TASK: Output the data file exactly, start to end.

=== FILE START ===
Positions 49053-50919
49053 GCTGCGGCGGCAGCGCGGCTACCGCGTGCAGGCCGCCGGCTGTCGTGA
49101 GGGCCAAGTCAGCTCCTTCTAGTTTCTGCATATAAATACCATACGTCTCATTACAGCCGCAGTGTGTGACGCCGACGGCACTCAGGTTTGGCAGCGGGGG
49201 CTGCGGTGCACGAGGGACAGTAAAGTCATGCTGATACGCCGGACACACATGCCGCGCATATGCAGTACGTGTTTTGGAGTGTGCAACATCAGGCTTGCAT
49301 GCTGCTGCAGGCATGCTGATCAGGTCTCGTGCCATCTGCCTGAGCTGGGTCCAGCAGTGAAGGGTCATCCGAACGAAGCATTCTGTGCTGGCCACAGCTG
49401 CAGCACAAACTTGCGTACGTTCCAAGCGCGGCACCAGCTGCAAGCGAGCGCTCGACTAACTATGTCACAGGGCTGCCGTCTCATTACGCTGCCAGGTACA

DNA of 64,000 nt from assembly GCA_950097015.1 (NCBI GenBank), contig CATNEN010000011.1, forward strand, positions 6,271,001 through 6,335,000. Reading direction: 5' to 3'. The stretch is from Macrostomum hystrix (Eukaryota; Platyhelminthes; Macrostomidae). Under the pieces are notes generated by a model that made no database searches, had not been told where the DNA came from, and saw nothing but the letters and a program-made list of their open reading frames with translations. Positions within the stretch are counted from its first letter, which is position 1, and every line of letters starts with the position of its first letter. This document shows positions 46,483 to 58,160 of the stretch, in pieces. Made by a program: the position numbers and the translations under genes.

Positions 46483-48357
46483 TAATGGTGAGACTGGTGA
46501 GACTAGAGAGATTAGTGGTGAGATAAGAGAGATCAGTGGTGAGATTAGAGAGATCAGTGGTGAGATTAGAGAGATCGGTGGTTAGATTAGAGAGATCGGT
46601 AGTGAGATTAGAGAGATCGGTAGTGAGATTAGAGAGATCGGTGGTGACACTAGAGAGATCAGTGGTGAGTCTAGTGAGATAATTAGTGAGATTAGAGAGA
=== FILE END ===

Positions 49053-50919
49053 GCTGCGGCGGCAGCGCGGCTACCGCGTGCAGGCCGCCGGCTGTCGTGA
49101 GGGCCAAGTCAGCTCCTTCTAGTTTCTGCATATAAATACCATACGTCTCATTACAGCCGCAGTGTGTGACGCCGACGGCACTCAGGTTTGGCAGCGGGGG
49201 CTGCGGTGCACGAGGGACAGTAAAGTCATGCTGATACGCCGGACACACATGCCGCGCATATGCAGTACGTGTTTTGGAGTGTGCAACATCAGGCTTGCAT
49301 GCTGCTGCAGGCATGCTGATCAGGTCTCGTGCCATCTGCCTGAGCTGGGTCCAGCAGTGAAGGGTCATCCGAACGAAGCATTCTGTGCTGGCCACAGCTG
49401 CAGCACAAACTTGCGTACGTTCCAAGCGCGGCACCAGCTGCAAGCGAGCGCTCGACTAACTATGTCACAGGGCTGCCGTCTCATTACGCTGCCAGGTACA

DNA of 64,000 nt from assembly GCA_950097015.1 (NCBI GenBank), contig CATNEN010000011.1, forward strand, positions 6,271,001 through 6,335,000. Reading direction: 5' to 3'. The stretch is from Macrostomum hystrix (Eukaryota; Platyhelminthes; Macrostomidae). Under the pieces are notes generated by a model that made no database searches, had not been told where the DNA came from, and saw nothing but the letters and a program-made list of their open reading frames with translations. Positions within the stretch are counted from its first letter, which is position 1, and every line of letters starts with the position of its first letter. This document shows positions 46,483 to 58,160 of the stretch, in pieces. Made by a program: the position numbers and the translations under genes.

Positions 46483-48357
46483 TAATGGTGAGACTGGTGA
46501 GACTAGAGAGATTAGTGGTGAGATAAGAGAGATCAGTGGTGAGATTAGAGAGATCAGTGGTGAGATTAGAGAGATCGGTGGTTAGATTAGAGAGATCGGT
46601 AGTGAGATTAGAGAGATCGGTAGTGAGATTAGAGAGATCGGTGGTGACACTAGAGAGATCAGTGGTGAGTCTAGTGAGATAATTAGTGAGATTAGAGAGA